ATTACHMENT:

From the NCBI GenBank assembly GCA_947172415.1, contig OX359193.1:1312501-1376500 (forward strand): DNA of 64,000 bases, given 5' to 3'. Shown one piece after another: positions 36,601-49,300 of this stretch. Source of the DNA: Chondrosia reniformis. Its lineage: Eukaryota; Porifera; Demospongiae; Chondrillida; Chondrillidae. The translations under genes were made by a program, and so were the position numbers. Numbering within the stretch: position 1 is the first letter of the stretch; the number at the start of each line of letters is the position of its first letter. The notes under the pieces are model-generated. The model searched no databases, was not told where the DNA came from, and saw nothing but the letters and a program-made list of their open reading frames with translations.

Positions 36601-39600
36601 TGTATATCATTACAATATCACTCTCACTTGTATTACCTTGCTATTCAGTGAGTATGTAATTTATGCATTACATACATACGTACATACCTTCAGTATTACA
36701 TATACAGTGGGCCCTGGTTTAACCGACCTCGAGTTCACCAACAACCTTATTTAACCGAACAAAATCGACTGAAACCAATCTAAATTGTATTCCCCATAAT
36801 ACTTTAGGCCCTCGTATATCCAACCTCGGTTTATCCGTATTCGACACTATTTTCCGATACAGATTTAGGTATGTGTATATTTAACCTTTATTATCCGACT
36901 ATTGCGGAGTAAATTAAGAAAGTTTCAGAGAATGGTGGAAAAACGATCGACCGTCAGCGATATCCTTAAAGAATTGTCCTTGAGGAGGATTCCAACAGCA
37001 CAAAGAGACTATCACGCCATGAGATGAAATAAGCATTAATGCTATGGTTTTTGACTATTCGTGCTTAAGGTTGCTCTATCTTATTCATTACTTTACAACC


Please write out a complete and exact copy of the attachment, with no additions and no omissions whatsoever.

From the NCBI GenBank assembly GCA_947172415.1, contig OX359193.1:1312501-1376500 (forward strand): DNA of 64,000 bases, given 5' to 3'. Shown one piece after another: positions 36,601-49,300 of this stretch. Source of the DNA: Chondrosia reniformis. Its lineage: Eukaryota; Porifera; Demospongiae; Chondrillida; Chondrillidae. The translations under genes were made by a program, and so were the position numbers. Numbering within the stretch: position 1 is the first letter of the stretch; the number at the start of each line of letters is the position of its first letter. The notes under the pieces are model-generated. The model searched no databases, was not told where the DNA came from, and saw nothing but the letters and a program-made list of their open reading frames with translations.

Positions 36601-39600
36601 TGTATATCATTACAATATCACTCTCACTTGTATTACCTTGCTATTCAGTGAGTATGTAATTTATGCATTACATACATACGTACATACCTTCAGTATTACA
36701 TATACAGTGGGCCCTGGTTTAACCGACCTCGAGTTCACCAACAACCTTATTTAACCGAACAAAATCGACTGAAACCAATCTAAATTGTATTCCCCATAAT
36801 ACTTTAGGCCCTCGTATATCCAACCTCGGTTTATCCGTATTCGACACTATTTTCCGATACAGATTTAGGTATGTGTATATTTAACCTTTATTATCCGACT
36901 ATTGCGGAGTAAATTAAGAAAGTTTCAGAGAATGGTGGAAAAACGATCGACCGTCAGCGATATCCTTAAAGAATTGTCCTTGAGGAGGATTCCAACAGCA
37001 CAAAGAGACTATCACGCCATGAGATGAAATAAGCATTAATGCTATGGTTTTTGACTATTCGTGCTTAAGGTTGCTCTATCTTATTCATTACTTTACAACC